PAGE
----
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Trump fires back at John Bolton over explosive Ukraine allegation in forthcoming book

'If John Bolton said this, it was only to sell a book'

Chip Somodevilla/Getty Images

President Donald Trump has strongly denied explosive allegations about his Ukraine dealings made by John Bolton, his former national security adviser, in a forthcoming book.

In a series of tweets published just after midnight Monday, Trump accused Bolton of parroting falsehoods to promote book sales.

"I NEVER told John Bolton that the aid to Ukraine was tied to investigations into Democrats, including the Bidens. In fact, he never complained about this at the time of his very public termination. If John Bolton said this, it was only to sell a book," Trump said.

The New York Times reported late Sunday that Bolton claims in his book that Trump admitted to him last August that he wanted to continue freezing nearly $400 million in security assistance to Ukraine if the Ukrainian government did not cooperate with investigations into the Bidens.

Bolton's account undercuts the heart of Trump's impeachment defense and suggests the president engaged in a quid pro quo, or at least intended to do so.

According to the Times, Bolton also writes about the involvement of other top government officials.

For example, Secretary of State Mike Pompeo acknowledged privately that there was no basis to claims by the president's lawyer Rudolph W. Giuliani that the ambassador to Ukraine was corrupt and believed Mr. Giuliani may have been acting on behalf of other clients, Mr. Bolton wrote.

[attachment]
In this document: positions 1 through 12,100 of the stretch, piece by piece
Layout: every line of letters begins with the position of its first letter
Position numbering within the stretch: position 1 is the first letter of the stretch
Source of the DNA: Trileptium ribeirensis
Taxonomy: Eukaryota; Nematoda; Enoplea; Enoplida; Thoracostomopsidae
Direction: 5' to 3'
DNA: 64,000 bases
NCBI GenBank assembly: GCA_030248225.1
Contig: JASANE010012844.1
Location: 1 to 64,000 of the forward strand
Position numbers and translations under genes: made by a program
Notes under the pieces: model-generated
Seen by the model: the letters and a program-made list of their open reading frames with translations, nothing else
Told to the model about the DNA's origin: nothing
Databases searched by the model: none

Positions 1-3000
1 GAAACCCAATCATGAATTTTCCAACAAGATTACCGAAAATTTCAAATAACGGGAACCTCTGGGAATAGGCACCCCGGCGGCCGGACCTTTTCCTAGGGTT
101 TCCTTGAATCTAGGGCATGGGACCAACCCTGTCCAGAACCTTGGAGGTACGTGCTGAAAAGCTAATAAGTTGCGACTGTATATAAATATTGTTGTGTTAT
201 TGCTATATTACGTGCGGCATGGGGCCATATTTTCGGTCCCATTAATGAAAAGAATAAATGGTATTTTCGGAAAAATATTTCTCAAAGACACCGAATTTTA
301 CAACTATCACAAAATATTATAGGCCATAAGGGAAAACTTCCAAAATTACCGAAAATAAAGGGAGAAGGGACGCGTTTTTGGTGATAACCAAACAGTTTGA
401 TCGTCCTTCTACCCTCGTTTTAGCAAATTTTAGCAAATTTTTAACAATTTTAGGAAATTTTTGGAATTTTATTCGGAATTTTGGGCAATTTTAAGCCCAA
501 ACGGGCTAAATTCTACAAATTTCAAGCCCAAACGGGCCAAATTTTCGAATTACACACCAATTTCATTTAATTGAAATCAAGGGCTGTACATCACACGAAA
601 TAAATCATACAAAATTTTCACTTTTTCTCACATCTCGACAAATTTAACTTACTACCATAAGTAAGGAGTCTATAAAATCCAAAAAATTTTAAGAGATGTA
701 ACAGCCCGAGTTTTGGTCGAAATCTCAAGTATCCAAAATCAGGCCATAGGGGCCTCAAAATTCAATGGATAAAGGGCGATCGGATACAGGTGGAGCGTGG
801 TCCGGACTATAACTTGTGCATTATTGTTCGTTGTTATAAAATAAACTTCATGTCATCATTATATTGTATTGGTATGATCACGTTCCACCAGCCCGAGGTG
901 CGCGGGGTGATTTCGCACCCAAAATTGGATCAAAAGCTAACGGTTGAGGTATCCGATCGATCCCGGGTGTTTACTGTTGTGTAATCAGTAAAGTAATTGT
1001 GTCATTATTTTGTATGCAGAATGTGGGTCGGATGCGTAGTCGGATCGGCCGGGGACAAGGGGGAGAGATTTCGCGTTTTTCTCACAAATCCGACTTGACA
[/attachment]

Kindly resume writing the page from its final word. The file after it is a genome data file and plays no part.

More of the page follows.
Mr. Bolton also said that after the president's July phone call with the president of Ukraine, he raised with Attorney General William P. Barr his concerns about Mr. Giuliani, who was pursuing a shadow Ukraine policy encouraged by the president, and told Mr. Barr that the president had mentioned him on the call. A spokeswoman for Mr. Barr denied that he learned of the call from Mr. Bolton; the Justice Department has said he learned about it only in mid-August.

Speaking on "Fox & Friends" Monday, White House press secretary Stephanie Grisham blamed the manuscript leak on Bolton's publisher, and said the timing was "suspect."

"It's very clear the president did nothing wrong. And then suddenly, this manuscript has magically appeared in the hands of the New York Times making very, very big claims. This is by a publisher — the same publisher that [James] Comey used, also," Grisham said, Politico noted. "And the fact that magically, again, you know, the book ordering online — pre-order link popped up a couple hours after all of this hit, you know, it's sad. But I think the timing is very suspect."

But Bolton's lawyer, Charles Cooper, blamed the leak on the White House. He told the New York Times that the White House has been in possession of Bolton's manuscript since Dec. 30, when it was turned over for review to determine if there was classified information in the manuscript, a routine procedure for books written by former government employees.

"It is clear, regrettably, from the New York Times article published today that the pre-publication review process has been corrupted and that information has been disclosed by persons other than those properly involved in reviewing the manuscript," he said.

Bolton's book, titled, "The Room Where It Happened," is scheduled to be released on March 17.

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